From Major General Israel Putnam
Peeks Kill [N.Y] July 27th 1777
I Recd yours of the 25th respecting two Brigades holding themselves in readiness to move on the Shortest notice, and I have Issued orders accordingly, & am now going to advise with Genl Clinton in respect to Calling the militia as directed in your letter.
This Moment Mr Israel Knap D. Commissy came in from Horseneck and informs me that he Saw Genl Silliman there;1 & that he had it in charge from Genl Silliman to acquaint me (Sd Silliman not having time to write) that he Saw a man from blue point on long Island, who told him, that on thursday last he Saw & Counted One hundred Sail Opposite to Sd point passing Eastward & that there were more that came after.2 Genl Silliman has not favoured me with his Informers name or Character, nor is Mr Knap able to tell it—this point I understand is on the South side of the Island nearly Opposite to Huntington & East of Rockaway inlet3—this account corresponds very well with the time of their Sailing. With esteem & respect I am your most Obedt humble Servant
LS, DLC:GW. GW’s aide-de-camp Alexander Hamilton answered this letter, which is docketed in part “Ansd 30th,” in a letter written at Coryell’s Ferry, N.J., on 30 July 1777:
“His Excellency commands me to acknowledge the receipt of yours of the 27th instant.
“The circumstance of the fleet appearing off, opposite to Blue Point does not indicate any movement to the Eastward. It was necessary in going out of the Hook, whatever course they might intend to steer, whether to the Southward or Eastward, to stand out in that direction for some time, as they went out with a Westerly wind. If however you hear any thing more of them, you will give His Excellency the earliest notice of it.
“General Clinton informs His Excellency, that he is called to attend at Kingston and take the oath of office, conformable to his appointment as Governor of the State of New York. It is to be regretted that so useful an officer is obliged to leave the posts under his superintendency at a time like this. The General is at a loss how to supply his place properly, without doing an injury to some other post, where the presence of the person fit to succeed General Clinton would be equally wanted. But as some person must be found to succeed him, He desires me to mention to you Genl James Clinton, who is, in his present situation, in a manner lost to the service. This Gentleman having been formerly stationed at those posts, is to be supposed well acquainted with them; and he has the character of being a brave man, but it is to be apprehended he may want activity which will be a very essential quality. To remedy this defect I am to suggest the stationing Col: Malcolm ⟨with his Regiment, with General Clinton. Colo: Malcom is an active, judicious man, and seems to have some skill in fortifications, and a turn for those things which it will be necessary to attend to at the posts to be commanded by Genl Clinton.⟩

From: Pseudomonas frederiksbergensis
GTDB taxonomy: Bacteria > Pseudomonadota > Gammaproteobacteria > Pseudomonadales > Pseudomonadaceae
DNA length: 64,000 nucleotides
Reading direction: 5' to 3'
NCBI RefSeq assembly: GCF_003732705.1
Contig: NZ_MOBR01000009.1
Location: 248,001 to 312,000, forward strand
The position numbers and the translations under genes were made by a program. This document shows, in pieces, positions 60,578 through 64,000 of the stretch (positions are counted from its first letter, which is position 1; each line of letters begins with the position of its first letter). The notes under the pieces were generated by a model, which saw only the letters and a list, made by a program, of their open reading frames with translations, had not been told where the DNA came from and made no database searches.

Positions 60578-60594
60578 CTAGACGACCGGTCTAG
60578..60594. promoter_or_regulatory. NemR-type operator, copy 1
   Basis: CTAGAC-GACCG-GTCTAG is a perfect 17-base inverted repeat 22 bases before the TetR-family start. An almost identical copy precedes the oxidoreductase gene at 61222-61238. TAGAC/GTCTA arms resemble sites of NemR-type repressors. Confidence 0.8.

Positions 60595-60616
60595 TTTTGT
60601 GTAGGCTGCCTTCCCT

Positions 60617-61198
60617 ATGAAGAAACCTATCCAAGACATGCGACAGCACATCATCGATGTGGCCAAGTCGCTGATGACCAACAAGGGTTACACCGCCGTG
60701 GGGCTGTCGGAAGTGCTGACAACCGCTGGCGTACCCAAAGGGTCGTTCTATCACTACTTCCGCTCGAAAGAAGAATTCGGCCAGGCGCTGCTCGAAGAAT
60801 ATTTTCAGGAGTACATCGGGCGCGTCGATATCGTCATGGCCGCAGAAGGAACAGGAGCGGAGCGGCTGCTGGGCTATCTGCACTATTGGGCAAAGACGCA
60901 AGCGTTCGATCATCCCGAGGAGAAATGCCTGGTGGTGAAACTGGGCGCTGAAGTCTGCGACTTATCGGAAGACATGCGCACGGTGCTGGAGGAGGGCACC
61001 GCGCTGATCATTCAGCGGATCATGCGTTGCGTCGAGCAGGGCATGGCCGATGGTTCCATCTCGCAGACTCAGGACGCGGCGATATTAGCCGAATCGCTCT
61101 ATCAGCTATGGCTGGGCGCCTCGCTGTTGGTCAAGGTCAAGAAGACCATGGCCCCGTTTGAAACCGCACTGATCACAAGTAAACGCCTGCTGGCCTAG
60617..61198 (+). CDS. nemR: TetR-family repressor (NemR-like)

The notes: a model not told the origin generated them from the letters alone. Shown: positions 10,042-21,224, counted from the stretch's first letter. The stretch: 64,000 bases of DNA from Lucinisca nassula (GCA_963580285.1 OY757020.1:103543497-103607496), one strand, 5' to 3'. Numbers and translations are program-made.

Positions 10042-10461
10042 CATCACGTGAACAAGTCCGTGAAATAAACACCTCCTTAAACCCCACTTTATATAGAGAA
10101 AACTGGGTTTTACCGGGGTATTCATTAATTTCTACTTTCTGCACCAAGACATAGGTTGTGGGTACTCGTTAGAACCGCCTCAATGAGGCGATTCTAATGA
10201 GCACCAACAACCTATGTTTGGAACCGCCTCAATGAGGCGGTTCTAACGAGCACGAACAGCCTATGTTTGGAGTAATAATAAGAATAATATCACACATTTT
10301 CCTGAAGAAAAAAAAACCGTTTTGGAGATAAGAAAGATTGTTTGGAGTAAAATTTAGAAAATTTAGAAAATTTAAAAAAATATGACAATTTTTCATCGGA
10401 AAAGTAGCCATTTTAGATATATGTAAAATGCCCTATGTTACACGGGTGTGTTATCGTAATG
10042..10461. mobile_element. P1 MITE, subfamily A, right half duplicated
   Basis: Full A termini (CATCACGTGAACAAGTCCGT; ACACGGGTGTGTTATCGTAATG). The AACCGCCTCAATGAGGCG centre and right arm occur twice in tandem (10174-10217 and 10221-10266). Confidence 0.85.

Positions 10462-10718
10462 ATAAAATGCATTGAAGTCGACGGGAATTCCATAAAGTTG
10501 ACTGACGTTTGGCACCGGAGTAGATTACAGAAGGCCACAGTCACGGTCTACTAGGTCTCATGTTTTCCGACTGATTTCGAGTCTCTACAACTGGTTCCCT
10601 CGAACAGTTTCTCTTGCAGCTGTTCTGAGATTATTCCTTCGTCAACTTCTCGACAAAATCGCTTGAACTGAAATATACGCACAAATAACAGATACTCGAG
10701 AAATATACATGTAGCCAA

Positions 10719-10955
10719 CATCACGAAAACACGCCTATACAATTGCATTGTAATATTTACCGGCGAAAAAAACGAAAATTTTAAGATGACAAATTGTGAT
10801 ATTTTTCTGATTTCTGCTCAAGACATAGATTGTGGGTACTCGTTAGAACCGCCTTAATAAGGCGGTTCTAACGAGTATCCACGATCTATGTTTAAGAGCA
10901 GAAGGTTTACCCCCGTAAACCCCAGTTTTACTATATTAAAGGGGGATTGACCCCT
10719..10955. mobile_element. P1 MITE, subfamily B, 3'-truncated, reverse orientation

“The General does not mean to direct absolutely in this matter. He only means to suggest for your consideration and that of the other General officers with you, whom he wishes you to consult, on what is best to be done, and leaves it to your option either to send General James Clinton, or any person who may be deemed fitter for the purpose, and can be spared from where he may now be, to take the command in place of General George Clinton. If Col: Malcolm is ordered from the Clove, it will be requisite to send some other person, with a proportionable number of men to supply his place.
“General Clinton also informs that the time of service for which the Militia at the posts under him are engaged expires tomorrow; and that there will then be only Col: DuBois’s regiment and Col: Meigs’ detachment remaining. The General wishes you to attend particularly to this matter as it will by no means be prudent to leave those posts in so weak a state.
“General Sullivan has been ordered to halt wherever the letter which was sent off last night for the purpose should find him. I imagine this will be at Morris Town or in the neighbourhood of it. He is directed to march off immediately to you on your giving him notice of any number of the enemy’s fleet appearing in the North River. The rest of the troops are all halted on the Jersey side of the Delaware ’till further intelligence” (DLC:GW; see also Syrett, Hamilton Papers description begins Harold C. Syrett et al., eds. The Papers of Alexander Hamilton. 27 vols. New York, 1961–87. description ends , 1:297–98).
1. Deputy commissary Israel Knap, Jr., was from Dutchess County, New York.
2. The previous Thursday was 24 July 1777.
3. Blue Point is on Long Island in Suffolk County, N.Y., near Great South Bay.